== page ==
RI Affordable Housing Law: How is it performing?

Low and Moderate Income Housing Act:

Program Analysis

Abstract:

1. The four towns in this study (Charlestown, Richmond, Hopkinton and Exeter) are relatively prosperous, with an Annual Median Household Income (AMI) ranging from 29-79% above the AMI for the state, and a family poverty rate less than ¼ of that for the state. Of the year-round homes in the four towns, 80-90% are owner-occupied, 83-90% of the population lives in an owner-occupied home, 19 to 30% of owner-occupied homes are mortgage-free, and 54 to 66% of the mortgaged homes require less than 30% of household income to pay the costs of ownership. The need for LMIH-subsidized home ownership is not evident from the economic profile of residents of these four towns.

2. Few LMIH proposals reach the stage of final approval, owing to a combination of untoward factors, including contentious resistance from area residents, litigation to stop the projects, withdrawal by applicants in favor of more attractive options (sham proposals), and changes in market conditions unfavorable to the developer.

3. Of the six LMIH-supported projects that have reached the construction stage in the four towns, one by Habitat for Humanity (2 LMIH homes) and one by the Women’s Development Corporation (WDC; Saugatucket Springs, 53 LMIH units) are completed and fully occupied. Another by WDC (Deer Brook, with 31 LMIH units) is 90% complete and occupied. A fourth (Rockville Mills, with 14 LMIH units) has just recently been completed, and is currently being advertised for occupants. The remaining two projects under construction report less progress. Canonchet Woods (WDC, 20 LMIH units) is only 10% built over 5 years, with 2 units occupied, and Village Farm (32 LMIH units) is less than half built over 4 years, with 4 of 12 completed LMIH units unoccupied. The successful projects build mostly for clients at 50 – 80% AMI, whereas the troubled projects build mainly for clients at 100-120% AMI. Probable causes for the disparity of performance among these projects require further study, but targeting an appropriate base of AMI appears to be a contributing factor.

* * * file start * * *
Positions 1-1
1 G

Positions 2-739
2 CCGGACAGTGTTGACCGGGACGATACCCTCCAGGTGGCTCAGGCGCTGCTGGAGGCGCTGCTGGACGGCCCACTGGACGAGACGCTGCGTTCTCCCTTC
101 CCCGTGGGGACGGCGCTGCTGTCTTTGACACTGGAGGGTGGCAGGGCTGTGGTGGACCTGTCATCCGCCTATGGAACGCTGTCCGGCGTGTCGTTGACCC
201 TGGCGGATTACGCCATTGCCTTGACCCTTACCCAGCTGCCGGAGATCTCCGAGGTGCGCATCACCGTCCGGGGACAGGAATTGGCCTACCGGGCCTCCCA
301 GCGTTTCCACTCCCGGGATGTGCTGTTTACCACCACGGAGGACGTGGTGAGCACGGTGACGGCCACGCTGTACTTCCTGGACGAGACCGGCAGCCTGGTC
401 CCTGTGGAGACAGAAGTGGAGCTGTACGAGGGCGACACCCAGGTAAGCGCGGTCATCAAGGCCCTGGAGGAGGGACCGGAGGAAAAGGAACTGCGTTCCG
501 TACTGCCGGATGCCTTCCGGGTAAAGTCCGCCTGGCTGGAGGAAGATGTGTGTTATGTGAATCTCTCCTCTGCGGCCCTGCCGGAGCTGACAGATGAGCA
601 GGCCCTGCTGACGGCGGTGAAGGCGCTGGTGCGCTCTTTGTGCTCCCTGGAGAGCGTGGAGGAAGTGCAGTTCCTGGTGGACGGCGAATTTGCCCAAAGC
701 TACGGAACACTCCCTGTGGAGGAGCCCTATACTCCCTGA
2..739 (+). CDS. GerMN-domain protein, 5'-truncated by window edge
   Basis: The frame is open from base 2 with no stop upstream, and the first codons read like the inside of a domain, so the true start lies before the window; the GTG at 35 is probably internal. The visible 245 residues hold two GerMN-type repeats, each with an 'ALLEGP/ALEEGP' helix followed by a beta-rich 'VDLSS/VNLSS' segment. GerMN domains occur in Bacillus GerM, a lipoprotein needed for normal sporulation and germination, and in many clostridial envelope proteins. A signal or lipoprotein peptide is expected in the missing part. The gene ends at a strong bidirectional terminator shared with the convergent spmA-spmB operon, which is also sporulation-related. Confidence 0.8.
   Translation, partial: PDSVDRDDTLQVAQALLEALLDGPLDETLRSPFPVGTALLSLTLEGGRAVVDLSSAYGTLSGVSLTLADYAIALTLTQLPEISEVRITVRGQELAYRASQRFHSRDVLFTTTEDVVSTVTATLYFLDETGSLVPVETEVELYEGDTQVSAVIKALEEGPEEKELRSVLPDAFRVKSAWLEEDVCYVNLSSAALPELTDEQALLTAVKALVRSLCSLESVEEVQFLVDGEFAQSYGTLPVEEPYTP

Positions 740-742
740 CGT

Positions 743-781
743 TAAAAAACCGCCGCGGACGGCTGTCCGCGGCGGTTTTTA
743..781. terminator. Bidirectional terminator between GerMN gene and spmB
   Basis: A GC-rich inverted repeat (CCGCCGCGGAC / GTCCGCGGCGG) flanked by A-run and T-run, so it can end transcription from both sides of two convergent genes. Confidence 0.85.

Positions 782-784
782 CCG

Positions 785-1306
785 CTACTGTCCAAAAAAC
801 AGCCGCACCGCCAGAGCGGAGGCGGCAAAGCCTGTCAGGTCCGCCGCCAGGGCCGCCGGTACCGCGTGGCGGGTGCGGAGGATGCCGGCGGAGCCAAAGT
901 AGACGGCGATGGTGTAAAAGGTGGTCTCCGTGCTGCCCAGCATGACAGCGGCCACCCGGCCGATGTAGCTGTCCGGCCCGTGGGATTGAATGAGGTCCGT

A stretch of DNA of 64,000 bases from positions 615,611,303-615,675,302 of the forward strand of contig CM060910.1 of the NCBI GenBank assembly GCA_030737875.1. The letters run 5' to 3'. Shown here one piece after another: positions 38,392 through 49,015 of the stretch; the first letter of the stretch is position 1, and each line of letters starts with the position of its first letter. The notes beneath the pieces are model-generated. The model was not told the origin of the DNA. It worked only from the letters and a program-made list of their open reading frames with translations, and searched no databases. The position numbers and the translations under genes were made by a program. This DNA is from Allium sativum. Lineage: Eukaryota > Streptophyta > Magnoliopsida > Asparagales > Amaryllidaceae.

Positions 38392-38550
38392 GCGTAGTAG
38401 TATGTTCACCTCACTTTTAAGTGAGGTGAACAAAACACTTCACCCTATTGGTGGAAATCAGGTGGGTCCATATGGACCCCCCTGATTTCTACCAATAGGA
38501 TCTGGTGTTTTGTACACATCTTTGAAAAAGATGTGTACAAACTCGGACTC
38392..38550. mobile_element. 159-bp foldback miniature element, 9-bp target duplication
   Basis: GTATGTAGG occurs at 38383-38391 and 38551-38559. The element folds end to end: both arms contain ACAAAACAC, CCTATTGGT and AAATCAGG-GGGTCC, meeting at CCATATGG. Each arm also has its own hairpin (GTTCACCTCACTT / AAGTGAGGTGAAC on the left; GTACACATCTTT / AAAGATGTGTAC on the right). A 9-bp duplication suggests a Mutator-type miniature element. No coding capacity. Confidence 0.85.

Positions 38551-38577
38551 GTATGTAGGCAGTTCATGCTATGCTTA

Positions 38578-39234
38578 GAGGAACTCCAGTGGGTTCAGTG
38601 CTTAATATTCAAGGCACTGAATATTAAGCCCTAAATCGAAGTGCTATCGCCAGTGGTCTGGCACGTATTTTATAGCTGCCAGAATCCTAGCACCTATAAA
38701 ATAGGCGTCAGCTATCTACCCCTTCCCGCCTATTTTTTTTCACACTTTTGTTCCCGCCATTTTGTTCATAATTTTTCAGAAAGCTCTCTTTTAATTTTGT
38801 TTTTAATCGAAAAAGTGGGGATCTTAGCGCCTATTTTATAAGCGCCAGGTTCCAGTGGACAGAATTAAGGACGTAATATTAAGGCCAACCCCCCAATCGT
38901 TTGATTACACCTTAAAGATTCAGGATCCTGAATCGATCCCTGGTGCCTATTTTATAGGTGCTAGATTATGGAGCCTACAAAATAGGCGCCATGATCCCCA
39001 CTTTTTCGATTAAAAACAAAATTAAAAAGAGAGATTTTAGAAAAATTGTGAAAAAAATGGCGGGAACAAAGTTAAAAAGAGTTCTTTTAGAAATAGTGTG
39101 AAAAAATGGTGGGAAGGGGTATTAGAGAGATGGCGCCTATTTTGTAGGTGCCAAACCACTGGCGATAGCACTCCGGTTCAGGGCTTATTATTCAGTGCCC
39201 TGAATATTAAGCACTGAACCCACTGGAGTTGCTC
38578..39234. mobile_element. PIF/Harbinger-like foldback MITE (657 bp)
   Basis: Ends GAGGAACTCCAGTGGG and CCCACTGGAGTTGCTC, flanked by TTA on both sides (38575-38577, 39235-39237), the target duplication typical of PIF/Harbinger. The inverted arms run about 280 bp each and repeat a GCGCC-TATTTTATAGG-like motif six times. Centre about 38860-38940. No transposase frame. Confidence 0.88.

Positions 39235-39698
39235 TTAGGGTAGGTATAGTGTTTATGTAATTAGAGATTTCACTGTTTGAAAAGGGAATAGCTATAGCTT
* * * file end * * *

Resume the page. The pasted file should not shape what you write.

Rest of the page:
4. Of the 92 occupied LMIH units for which records could be obtained, residents of a majority of the units had relocated from the same or an abutting town, and virtually all were relocated from other municipalities in Rhode Island. Basically, the clients served are drawn primarily from the town in which the LMIH is built, or from surrounding towns.

5. Results shown primarily address LMIH-subsidized home ownership, where several projects allowed comparisons. These, and the success of the single LMIH rental project, suggest greater interest in LMIH housing for clients at or below 80% AMI.

6.  Eligibility for LMIH based on AMI is seriously flawed.  Examples show that other assets should be taken into account to assess need for LMIH-assisted housing.

7. The inventory of conventional housing in Charlestown with assessed values eligible for purchase by clients within the 80-120% AMI range, and unencumbered by LMIH restrictions, offers stiff competition for sellers of LMIH housing in this AMI range.

Introduction: In 2004, the State Legislature enacted the Rhode Island Low and Moderate Income Housing (LMIH) Act (RIGL 45-53-2) to stimulate construction of affordable housing consistent with the local needs in each community. While the law provides no metric for establishing what is meant by local needs, it asserts that 10% of all housing in each municipality must meet its criteria for “affordable housing”: that is, the housing must be deed restricted for 30-99 years, during which time it can only be sold to a buyer who meets the income requirements of the RI Housing Authority, and it must be built with a government subsidy. Although the state keeps an inventory of the number of homes built under the law, there has been no analysis to determine whether the law, with its associated government subsidies, is achieving the stated goal of meeting local needs. What follows is an account of the performance of the law in four rural towns, all without a municipal source of drinking water or sewage disposal (towns said to be outside “the urban services boundary”). Towns dependent on individual wells for drinking water and individual septic systems for sewage disposal are particularly vulnerable to environmental pollution from the high-density housing commonly proposed for rural LMIH projects.